David says, as we go, “I would have driven past but, when there are three and you go past, they shoot at your wheels.”
After leaving tarmac roads at Illasit we hit a road worthy of a stage in the Dakar Rally. Dust is chokingly thick and swirls around inside the car coating everything. Slightly alarmingly, my phone welcomes me to Tanzania and I worry we are on the wrong road… but this is border country and borders are porous here.
30 kilometres later we are at Rombo, met by my amazing new contact Zaida. A glass of water and a plate of fresh mango later, I am handing out de-wormers and diclofenac gel in her lovely little house like the journey had never happened.
Our little medical afternoon goes on until 8.30pm and the ailments are exactly what you would expect: muscle and joint aches and strains, headaches, massive congestions and coughs from cooking over wood indoors with no ventilation, an ocean of snot, quite a lot of constipation and some UTIs.
These ladies carry massive bundles of firewood almost every day and they all complain of the same pains in the same places. My diclofenac gel is soon done. I will send more. The marvellous Glucosamine bombs from HTC take a battering, as does their miraculous Cod Liver Oil both for adults and children. And everyone gets de-wormed – adults and children. Some of the kids are eight or nine and have never been de-wormed before.
There is one sweet girl who is epileptic and quite severely mentally challenged. She is breastfeeding a baby.
“She was raped,” explains her mother.
She has, I learn, three children (the eldest is nine years old) and all three are the product of rape. Her mother wants more of ‘the white pills’ the pharmacy gives her for her epilepsy. We try to find out what ‘the white pills’ are but the pharmacy has closed and the (unlicensed) pharmacist is in hiding after a raid by the Ministry of Health.
Now we are heading (in the PITCH dark) out to visit a young wife who has been so badly beaten by her husband that she cannot come to the house.
The Davidmobile is packed with me and Maasai ladies and off we go.
Cross country. Pitch black and the only sound is the acacia bushes gouging bits out of the Davidmobile’s paintwork. Through troughs of water, over stones… as a feat of driving it is very impressive.
“We are here,” says a lady.
There is absolutely nothing to see but we get out, spark up torches, and, sure enough, we are in a collection of manyattas – Maasai houses built from mud and cow dung and wood. There is great excitement from the locals at the glow-in-the-dark granny in their midst. The manyatta is thick with smoke and the girl is bruised, battered and bewildered. Her earlobe has been torn apart and I clean and dress it and leave antiseptic and painkillers. That is about all I can do.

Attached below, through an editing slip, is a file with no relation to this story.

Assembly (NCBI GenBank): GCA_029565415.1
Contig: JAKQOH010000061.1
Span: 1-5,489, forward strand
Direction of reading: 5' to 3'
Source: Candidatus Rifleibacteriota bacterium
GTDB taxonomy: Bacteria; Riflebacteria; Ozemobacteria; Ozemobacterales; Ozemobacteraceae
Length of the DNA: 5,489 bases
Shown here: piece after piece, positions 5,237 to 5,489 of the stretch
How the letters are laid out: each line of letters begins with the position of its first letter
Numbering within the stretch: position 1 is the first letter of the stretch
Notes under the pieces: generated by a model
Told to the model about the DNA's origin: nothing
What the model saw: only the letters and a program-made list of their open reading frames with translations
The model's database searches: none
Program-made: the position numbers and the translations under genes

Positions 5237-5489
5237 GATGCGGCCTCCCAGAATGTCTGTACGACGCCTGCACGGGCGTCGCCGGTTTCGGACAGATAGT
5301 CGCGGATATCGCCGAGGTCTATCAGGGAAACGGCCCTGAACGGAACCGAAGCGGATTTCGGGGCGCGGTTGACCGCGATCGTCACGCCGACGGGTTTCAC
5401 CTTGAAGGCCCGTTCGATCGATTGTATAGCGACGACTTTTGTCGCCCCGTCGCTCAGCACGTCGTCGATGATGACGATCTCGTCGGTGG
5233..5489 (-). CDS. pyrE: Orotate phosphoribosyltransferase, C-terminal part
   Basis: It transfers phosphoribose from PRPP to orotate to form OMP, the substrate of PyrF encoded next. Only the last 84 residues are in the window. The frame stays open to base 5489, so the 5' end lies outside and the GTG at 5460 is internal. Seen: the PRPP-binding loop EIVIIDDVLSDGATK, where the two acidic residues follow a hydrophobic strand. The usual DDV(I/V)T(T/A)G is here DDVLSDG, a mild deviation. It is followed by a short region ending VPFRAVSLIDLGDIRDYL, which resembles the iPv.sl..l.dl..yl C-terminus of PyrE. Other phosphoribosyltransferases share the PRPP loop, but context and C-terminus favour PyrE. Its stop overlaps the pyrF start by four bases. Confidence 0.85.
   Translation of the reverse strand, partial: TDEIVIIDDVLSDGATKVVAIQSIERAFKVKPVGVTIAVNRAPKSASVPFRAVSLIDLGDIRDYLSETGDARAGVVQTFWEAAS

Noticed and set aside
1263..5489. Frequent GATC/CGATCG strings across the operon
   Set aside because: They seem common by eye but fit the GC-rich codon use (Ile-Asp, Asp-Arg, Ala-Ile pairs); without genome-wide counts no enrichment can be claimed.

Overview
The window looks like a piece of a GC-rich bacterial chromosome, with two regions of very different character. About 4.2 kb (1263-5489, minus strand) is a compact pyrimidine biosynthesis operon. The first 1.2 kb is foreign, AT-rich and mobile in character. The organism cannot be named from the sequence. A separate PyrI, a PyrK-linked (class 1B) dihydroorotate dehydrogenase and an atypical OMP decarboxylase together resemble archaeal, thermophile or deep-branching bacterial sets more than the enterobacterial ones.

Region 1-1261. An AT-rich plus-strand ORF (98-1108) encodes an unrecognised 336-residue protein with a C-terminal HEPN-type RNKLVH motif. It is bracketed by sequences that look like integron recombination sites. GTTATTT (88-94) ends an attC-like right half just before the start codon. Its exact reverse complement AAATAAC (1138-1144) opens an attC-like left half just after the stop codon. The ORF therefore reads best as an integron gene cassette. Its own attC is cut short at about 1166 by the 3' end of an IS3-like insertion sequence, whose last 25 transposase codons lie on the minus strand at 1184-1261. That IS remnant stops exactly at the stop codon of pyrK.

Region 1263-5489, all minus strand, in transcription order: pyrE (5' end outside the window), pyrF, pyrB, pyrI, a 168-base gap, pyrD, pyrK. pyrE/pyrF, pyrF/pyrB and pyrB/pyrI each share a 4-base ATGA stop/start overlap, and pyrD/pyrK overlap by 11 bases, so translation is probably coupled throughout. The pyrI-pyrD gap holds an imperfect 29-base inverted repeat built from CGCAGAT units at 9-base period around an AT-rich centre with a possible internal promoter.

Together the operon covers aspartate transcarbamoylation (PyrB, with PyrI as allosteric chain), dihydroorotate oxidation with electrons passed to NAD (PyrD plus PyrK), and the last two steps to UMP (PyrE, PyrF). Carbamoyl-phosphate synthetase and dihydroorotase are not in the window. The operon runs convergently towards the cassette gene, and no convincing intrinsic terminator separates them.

In the car back there is a LOT of talk about the problems of girls being sold into marriage with old men when they are about eleven. They undergo female genital mutilation (FGM) and get sold off ASAP. No school for girls. No school for most of the kids, but definitely none for girls. The ladies in the back seat talk of one girl currently who is heavily pregnant but so young she has no breasts.
One girl is mentioned who was sold off and ran away, sold off again and ran away again and took herself to school. She has been beaten repeatedly and ostracised and is now living in Rombo at a place the women (led by Zaida and some of the Maasai Mamas) hope will become a refuge and a school for girls running away from FGM and forced marriage at twelve years old. There is one other girl at the house whom they were unable to save from ‘the cut’ but who was rescued before being sold to an old man.
The cut, I learn, is treated with goat fat and cow dung when fresh. And the girls are made to drink cows’ blood to replenish what they lose.
Tomorrow we are going to see this refuge house, and the compound which could be the start of something massive here.